• One-third of parents with children under age 25 said they took on debt as a result of financing their children’s education, 36% of whom said they would need to delay their own retirement as a result.

Learn more in Students and Family Finances in Canada and Family Finances: Investments in Education.

 

– While commuting is a common experience for employed Canadians, there has been an increase in the number of workers who travel long distances (sometimes across borders), which can have an impact on family life. 

  • In 2011, 8% of Canadians reported that they travel an hour or more to their workplace, and 12% said they commute to a location that varies from day to day.
     
  • Many family members who work far from home (such as many of those employed in the oil sands industry of northern Alberta) rely on “networks of care” to manage family responsibilities, which are facilitated by other family members, friends, neighbours and the use of communications technology (e.g. Skype).

Learn more about in commuting in Canada with Commuting in Canada and Circuits of Care: Mobility, Work and Managing Family Relationships.

 

– Many families in Canada, such as military families, are highly mobile – and this mobility can have an impact on family life, work and access to community services. 

  • More than 1 in 5 Canadians (22%) say they’ve moved for work-related reasons.
     
  • 6 in 10 surveyed North American companies say they’ve had employees decline relocations because of “family issues/ties.”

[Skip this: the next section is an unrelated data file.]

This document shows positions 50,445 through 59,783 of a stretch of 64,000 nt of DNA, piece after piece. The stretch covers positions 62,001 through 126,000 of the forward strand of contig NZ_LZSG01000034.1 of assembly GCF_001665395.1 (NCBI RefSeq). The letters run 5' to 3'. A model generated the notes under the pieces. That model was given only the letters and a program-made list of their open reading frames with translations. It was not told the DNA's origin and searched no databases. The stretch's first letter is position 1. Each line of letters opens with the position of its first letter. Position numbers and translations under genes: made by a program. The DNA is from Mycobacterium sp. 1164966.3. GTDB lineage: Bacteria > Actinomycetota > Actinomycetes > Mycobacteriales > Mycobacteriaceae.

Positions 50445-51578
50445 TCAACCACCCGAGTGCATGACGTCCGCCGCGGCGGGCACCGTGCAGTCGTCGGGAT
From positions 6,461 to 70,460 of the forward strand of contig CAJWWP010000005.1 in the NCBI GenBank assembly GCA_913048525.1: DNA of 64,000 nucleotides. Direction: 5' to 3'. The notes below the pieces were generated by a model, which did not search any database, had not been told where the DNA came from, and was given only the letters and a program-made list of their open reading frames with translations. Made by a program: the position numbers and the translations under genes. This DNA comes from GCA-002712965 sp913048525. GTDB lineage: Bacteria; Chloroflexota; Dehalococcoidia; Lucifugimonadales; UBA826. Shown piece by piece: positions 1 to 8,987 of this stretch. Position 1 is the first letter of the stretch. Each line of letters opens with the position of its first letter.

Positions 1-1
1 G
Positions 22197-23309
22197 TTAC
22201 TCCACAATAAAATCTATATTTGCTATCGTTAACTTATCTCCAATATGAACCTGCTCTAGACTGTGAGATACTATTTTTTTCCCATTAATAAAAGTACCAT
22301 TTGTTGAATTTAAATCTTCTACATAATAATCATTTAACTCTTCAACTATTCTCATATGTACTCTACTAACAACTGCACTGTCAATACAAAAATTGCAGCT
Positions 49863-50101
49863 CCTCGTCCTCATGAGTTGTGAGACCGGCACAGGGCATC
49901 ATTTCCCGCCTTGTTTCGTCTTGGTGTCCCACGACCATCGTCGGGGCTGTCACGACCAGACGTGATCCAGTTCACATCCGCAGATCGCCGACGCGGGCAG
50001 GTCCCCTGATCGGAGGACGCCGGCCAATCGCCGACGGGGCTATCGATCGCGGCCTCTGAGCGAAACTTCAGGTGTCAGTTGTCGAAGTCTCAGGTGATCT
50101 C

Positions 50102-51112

• More than one-quarter (27%) of surveyed Canadian Armed Forces (CAF) spouses report that they’ve relocated at least four times due to military postings.
     
  • Nearly 3 in 10 (29%) surveyed CAF spouses say they found it “extremely difficult” to re-establish their seniority at work after moving to a new location.

Learn more in Moving and Migration in Canada and A Snapshot of Military and Veteran Families in Canada.

 

If you would like to book an interview with Vanier Institute CEO Nora Spinks, please contact lsteele@vanierinstitute.ca.

The Vanier Institute shares evidence-based, evidence-informed and evidence-inspired stories and research findings, working with organizations such as Statistics Canada to explore modern families through diverse resources, publications and public engagements. Read more about our relationship with Statistics Canada by reading their blog post Learning about Canada’s diverse families through Nora Spinks from the Vanier Institute of the Family.

 


Published on November 29, 2017




Vanier Institute Update: November 2017

 

What’s New 

 What We’re Reading

What’s in the Media 

  • Military Families. News Talk 770AM (Alberta Morning News) interview with Vanier Institute Special Advisor Col (retd) Russ Mann.

 

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Published on November 24, 2017